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    Re: Slag inclusions when weaving?

    Avoid weaving wider than 5/8" as I believe this is the limit in D1.1 (going off memory as i dont have the book in reach) and carry on the rest based on the WPS. (no more than 1/16" wider, 1/16" over, etc.) At the end of the day, the inspectors opinion is just that. He has to test you and inspect your coupon based on the book and provided procedure.
    Welding --- My paid hobby!

  6. #31
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    Re: Slag inclusions when weaving?

    Quote Originally Posted by Scrapman Industries View Post
    passing the bend test wan't the problem for me when I did them. Its the xray that screwed me. I had slag trapped in my welds because I was young and didn't realize what I was doing wrong. they still held, but slag is a big no, no on the xray.
    I believe this is the experience that's starting to unfold for me as well. I have passed 10 of 10 bend tests but I still think my problem areas are the very beginning, the very end, and the exact middle --where there are no coupons cut. X-rayed plates need 6" of continuous perfect welds to pass.

    That being said, any suggestions? Why did you think you had slag entrapments?

  7. #32
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    Re: Slag inclusions when weaving?

    Don't weld cold, you'll be fine. Every place you go has a different take on bead width. I like to go as wide as they let me, if I need to.

    Why don't you try it and see what happens? You're only in school, they aren't going to fire you for making a bad weld.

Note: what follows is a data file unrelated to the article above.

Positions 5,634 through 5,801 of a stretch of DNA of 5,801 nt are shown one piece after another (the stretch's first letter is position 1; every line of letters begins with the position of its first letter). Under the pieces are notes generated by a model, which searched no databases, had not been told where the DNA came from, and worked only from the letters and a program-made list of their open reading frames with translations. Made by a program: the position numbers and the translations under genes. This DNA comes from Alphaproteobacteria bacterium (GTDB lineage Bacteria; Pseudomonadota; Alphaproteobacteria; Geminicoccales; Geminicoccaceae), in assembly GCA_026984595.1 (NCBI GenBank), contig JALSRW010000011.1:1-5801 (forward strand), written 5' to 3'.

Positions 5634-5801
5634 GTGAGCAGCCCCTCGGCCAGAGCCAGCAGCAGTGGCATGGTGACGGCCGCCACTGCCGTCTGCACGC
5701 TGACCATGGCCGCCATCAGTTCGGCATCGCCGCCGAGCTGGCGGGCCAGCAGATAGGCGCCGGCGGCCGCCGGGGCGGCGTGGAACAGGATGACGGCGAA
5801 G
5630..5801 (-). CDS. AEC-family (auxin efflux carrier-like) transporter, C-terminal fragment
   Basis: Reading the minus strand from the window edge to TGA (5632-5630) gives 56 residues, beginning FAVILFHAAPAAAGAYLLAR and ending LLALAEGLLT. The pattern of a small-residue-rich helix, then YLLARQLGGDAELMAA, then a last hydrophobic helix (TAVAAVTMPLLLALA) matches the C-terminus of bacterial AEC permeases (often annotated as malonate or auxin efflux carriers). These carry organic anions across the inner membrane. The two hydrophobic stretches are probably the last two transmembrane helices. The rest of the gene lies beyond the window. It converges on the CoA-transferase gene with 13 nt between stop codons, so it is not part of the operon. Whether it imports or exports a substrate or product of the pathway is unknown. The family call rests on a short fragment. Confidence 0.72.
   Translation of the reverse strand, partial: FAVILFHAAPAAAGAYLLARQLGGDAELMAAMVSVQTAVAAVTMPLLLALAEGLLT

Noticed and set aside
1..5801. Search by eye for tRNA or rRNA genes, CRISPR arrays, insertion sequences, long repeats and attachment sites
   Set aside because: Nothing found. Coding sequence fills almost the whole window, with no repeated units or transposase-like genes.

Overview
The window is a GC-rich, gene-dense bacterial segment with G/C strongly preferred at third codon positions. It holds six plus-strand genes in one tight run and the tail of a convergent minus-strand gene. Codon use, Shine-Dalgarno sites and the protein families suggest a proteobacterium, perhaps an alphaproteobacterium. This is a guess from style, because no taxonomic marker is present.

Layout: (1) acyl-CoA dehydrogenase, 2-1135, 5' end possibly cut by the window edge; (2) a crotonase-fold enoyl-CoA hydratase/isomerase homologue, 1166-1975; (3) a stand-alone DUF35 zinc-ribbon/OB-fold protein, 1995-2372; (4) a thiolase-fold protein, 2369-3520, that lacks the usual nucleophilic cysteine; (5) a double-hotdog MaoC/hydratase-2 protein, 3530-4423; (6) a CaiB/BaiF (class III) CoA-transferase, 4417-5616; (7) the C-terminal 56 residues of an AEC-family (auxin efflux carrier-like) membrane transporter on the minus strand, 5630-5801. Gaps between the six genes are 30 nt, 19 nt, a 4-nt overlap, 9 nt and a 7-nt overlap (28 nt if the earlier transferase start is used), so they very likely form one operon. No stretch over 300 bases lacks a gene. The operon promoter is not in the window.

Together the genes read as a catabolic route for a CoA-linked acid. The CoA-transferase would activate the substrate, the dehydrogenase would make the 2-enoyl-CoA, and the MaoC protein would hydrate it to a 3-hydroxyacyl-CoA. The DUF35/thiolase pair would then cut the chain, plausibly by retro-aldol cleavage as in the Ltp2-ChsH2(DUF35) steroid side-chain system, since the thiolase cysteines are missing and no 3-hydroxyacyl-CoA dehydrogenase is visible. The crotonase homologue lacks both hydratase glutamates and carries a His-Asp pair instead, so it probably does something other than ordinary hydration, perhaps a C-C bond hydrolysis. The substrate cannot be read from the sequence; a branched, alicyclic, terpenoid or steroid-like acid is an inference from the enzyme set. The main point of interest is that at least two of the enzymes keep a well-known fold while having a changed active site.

Last edited by TimmyTIG; 01-11-2019 at 06:49 AM.

  8. #33
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    Re: Slag inclusions when weaving?

    Recommendations like no weaving are made to increase the chance that welds are good all the time, not just on a couple of inch on a coupon under the best possible conditions in room temperature with good light and a well rested and concentrated welder in an optimal working position

    That's why you have welding procedures, certified welders, certified material etc. You want to stack the odds in your favor.

  9. #34
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    Re: Slag inclusions when weaving?

    Quote Originally Posted by news View Post
    Avoid weaving wider than 5/8" as I believe this is the limit in D1.1 (going off memory
    When the WPS calls for stringers with no weave, what is the reason, typically? Is it to minimize distortion and/or internal stress due to having a big welded area shrink up and distort (or stress) things? And/or reduce overall heat input?

    I've heard that they often call for just stringers (with little or no weave) and wondered why.
    Last edited by Kelvin; 01-11-2019 at 01:28 PM.

  10. #35
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    Re: Slag inclusions when weaving?

    If you're in school testing like the op, it matters when learning what welds do. If you're not..... It doesn't. Fact is if you're doing anything structural that needs engineered, the engineer will tell you how to weld it. It's not a welders job to think, it's to do what the plans say. If you don't have an engineer to tell you, play welder all you want you're not doing anything that matters how you do it.